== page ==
Canada’s investment industry is prepared to invest the time, energy and resources to improve capital raising for the mining industry, but it can’t do it alone, says Ian Russell, president and CEO of the Investment Industry Association of Canada (IIAC).

There are steps government and regulators can take to ensure the country’s natural resource companies remain dynamic leaders on the world stage.

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“The contribution of the mining industry to the Canadian economy is well-known. The industry is involved in exploration, operations, R&D, social responsibility and acquisitions,” Russell says. “Less well known is the importance to the Canadian mining industry of the deep and sophisticated financial infrastructure at its core,” Russell said at the Prospectors & Developers Association of Canada (PDAC) convention in Toronto.

“This infrastructure pushes financial resources to where they are needed and where they will make a positive difference. As long as that financial heart is beating strongly and consistently, the industry will have the capital it needs to successfully explore, develop and exploit the natural resources that have made mining so successful and crucial to the Canadian economy.”

Russell continues: “But we have reason to be concerned. The sad fact is that the financial heart of Canada’s mining industry is under considerable stress. It faces internal and external challenges. If this financial core continues to weaken, the dynamism and global leadership of the Canadian mining industry will correspondingly erode.

“This will have serious consequences not just for the mining industry, but for all of the employees and Canadian communities that depend on it. Given the industry’s significant contributions to Canadian employment and overall prosperity, there will be serious consequences for all of us.”

Russell explained there is a close relationship between Canada’s mining and investment industries: there are 291 mining companies listed on the TSX; 1,206 are listed on TSX Venture. Last year – not a good year for the industry – mining companies issued shares worth nearly $9 billion.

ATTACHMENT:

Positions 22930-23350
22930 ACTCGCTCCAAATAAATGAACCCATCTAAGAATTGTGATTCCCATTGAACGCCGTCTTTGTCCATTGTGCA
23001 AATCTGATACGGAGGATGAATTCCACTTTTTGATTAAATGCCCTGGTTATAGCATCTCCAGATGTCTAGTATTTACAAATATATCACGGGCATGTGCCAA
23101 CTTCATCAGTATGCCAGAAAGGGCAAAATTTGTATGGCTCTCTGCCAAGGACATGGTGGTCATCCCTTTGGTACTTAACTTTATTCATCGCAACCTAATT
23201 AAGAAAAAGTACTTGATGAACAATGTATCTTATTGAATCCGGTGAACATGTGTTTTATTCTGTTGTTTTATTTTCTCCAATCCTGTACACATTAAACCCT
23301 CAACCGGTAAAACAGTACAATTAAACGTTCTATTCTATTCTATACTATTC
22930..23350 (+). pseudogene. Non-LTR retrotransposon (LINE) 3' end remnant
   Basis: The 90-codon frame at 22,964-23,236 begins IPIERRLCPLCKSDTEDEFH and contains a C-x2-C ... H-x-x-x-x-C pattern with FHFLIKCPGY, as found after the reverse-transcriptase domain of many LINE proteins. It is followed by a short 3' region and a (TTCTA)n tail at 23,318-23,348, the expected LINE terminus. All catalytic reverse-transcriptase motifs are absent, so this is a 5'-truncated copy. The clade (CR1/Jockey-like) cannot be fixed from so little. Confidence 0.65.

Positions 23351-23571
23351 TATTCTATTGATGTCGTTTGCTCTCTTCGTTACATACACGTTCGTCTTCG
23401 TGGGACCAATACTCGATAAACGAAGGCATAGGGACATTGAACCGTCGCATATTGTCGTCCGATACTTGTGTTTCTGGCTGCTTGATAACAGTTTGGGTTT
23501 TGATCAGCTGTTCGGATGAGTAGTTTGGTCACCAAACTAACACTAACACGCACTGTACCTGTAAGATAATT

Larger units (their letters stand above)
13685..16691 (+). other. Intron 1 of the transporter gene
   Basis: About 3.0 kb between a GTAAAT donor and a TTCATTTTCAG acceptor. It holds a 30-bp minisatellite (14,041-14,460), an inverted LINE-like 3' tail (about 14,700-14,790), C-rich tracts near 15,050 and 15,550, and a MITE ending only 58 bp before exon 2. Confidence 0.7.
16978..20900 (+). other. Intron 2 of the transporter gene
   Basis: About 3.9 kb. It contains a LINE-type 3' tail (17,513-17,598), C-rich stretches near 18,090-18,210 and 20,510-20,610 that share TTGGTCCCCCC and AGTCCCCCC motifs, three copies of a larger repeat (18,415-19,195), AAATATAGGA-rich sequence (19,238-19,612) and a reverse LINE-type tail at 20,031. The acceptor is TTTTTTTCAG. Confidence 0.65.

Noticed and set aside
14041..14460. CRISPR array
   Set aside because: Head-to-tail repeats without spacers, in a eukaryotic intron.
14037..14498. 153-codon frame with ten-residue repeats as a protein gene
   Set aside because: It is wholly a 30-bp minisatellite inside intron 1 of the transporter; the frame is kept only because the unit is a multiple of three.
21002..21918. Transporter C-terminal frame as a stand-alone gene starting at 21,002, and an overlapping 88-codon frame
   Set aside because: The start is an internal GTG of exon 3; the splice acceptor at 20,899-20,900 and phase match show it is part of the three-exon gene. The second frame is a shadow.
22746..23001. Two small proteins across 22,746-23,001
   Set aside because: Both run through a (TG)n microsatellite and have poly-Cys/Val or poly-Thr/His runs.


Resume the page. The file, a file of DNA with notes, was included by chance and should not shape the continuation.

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Among Russell’s recommended fixes are, first, the need for governments to get their policies right. This includes:

  • Boosting investor confidence by reducing the large provincial deficits and debt burdens. As Russell says: “Nothing drives away capital like a sea of government red ink. Canada needs to drain it.”
  • Building mechanisms to better align the economic benefits of large projects with competing social and economic interests.

Second, government needs to get its investment incentives right. Specifically:

  • Introducing a tax-deferred capital gains rollover provision, which allow retail investors to defer their capital gains in a small Canadian company and reinvest the proceeds in another one. “We need to encourage investors to take advantage of growth opportunities among small companies,” Russell says. “And that includes taking another look at income trusts.”
  • Given their effectiveness to small companies as a financing vehicle, the federal government should consider allowing small companies to convert to income trusts. That would revitalize capital raising, at a small cost to government revenues.

Third, government needs to get regulatory reform right. “Regulation is an important aspect of a buoyant investment climate. It generates investor confidence. It provides investors with needed information and market transparency,” Russell said. “But over-regulation has the opposite effect. We have to make sure that Canada’s regulatory environment encourages investment – without damaging efficient markets and undermining economic growth.”


  • Conducting periodic review of new rules. Unintended consequences need to be weeded out at the earliest opportunity.
  • Moving more quickly with reforms. Good ideas shouldn’t be allowed to gather dust.
  • Creating a cooperative securities regulator to replace the existing regime of 13 regulators. “Canada is the only country in the world that doesn’t have a national securities regulator,” Russell points out. “A national cooperative regulator – bringing together 13 provincial securities regulators – would eliminate inefficiencies and overlap. Small companies – including many in the mining industry – would be among the leading beneficiaries of a national cooperative regulator.”

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